You know who doesn’t want you depending on Facebook to get your news?
Facebook, for one.
The social media giant announced Wednesday that its latest algorithm recalibration will downplay posts from established news outlets in favor of what users’ family and friends put online.
That’s not good for however many of the site’s 1.6 billion users have come to rely on it as something of a headline service. But it’s even worse for the news organizations that Facebook has encouraged to lean on it for broadening digital exposure.
“Overall, we anticipate that this update may cause reach and referral traffic to decline for some Pages,” Lars Backstrom, Facebook’s engineering director, said in a note on the site.
Neither the impact nor the impetus is entirely clear.
Facebook might be trying to jump-start content sharing among users, which was reported down. This also might be an attempt to squeeze money from media companies to promote content.
Another possibility: News sometimes can be a turnoff, and Facebook didn’t get to be what it is by tolerating anything that undermines its business interests.
The emphasis with the new algorithm “is keeping you connected to the people, places and things you want to be connected to,” Adam Mosseri, Facebook’s vice president of product management overseeing its news feed, said in a post on the site.
So, Mosseri wrote, “if you tend to like photos from your sister, we'll start putting her posts closer to the top of your feed so you won’t miss what she posted.”
The next priority after that is whatever news you seem to fancy, followed by entertainment.
Now, if your Facebook friends are all devoted to posting links to news reports, what you see may not change so much.
But be prepared for your old classmate’s latest selfies or a co-worker’s take on this week’s episode of “The Bachelor” to take precedence.
And what news there is may tilt toward the type that draws comments.
As it has all along, Facebook plans to pay close attention to what you seem to care about. It will hone each user’s feed to established patterns with an eye to greater engagement and interaction.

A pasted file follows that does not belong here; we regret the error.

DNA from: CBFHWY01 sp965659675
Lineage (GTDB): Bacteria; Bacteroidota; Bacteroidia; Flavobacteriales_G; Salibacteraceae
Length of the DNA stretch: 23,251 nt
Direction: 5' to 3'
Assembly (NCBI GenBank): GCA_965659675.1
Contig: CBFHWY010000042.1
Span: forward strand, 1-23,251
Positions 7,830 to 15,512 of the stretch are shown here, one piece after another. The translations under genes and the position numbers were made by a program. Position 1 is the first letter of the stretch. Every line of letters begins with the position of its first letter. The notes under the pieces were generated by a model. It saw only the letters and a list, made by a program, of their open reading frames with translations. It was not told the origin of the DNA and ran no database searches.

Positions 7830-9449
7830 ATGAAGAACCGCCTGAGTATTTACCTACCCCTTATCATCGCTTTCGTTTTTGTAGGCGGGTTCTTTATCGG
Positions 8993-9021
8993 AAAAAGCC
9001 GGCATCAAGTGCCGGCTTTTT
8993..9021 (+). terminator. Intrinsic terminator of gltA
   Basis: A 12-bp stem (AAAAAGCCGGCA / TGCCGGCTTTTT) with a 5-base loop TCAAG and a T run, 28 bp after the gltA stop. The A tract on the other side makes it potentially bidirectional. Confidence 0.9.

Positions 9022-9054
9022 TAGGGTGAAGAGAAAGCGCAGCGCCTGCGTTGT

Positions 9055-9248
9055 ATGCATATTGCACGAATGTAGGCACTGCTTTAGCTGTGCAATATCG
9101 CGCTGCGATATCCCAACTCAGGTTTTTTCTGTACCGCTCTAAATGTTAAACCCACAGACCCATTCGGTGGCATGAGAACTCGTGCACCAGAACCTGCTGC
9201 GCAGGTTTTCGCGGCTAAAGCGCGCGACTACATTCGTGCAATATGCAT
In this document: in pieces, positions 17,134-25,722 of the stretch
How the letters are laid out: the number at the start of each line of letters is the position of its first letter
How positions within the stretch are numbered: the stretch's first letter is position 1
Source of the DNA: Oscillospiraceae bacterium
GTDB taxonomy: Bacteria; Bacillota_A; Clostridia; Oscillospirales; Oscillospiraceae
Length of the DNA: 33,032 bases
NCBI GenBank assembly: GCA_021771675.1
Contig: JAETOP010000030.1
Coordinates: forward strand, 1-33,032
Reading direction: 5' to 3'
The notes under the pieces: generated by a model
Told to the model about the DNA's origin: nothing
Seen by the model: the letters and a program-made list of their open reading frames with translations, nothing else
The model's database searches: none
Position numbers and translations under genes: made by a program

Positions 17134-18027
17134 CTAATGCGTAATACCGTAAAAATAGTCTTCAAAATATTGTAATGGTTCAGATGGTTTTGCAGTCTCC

“If the ranking is off, people don’t engage and leave dissatisfied,” Mosseri said. “So one of our most important jobs is getting this ranking right.”
But if its ranking is based only on what it already provides, it risks skewed results and users may miss things that truly interest them, all because their friends and family aren’t as interesting or interested as they are.
Facebook never has wanted to formally present itself as a news site, despite partnerships it has gladly forged with news organizations that have sought to share its enviable web traffic and ad revenue.
The site’s prominence as a news platform, however, factored in the recent dust-up over the relative weight reportedly given to conservative perspectives, which led to promises of efforts to ensure better balance.
“We are not in the business of picking which issues the world should read about,” Mosseri wrote. “We are in the business of connecting people and ideas, and matching people with the stories they find most meaningful.”
But Facebook is no passive platform. It is always culling user information, positioning itself to sell something to someone. It wants its users networking with each other more, not so much for their benefit but for its own.
If that’s news to you, Facebook perhaps would prefer you not dwell on it.
Phil Rosenthal is a business columnist for the Chicago Tribune. Readers may send him email at firstname.lastname@example.org.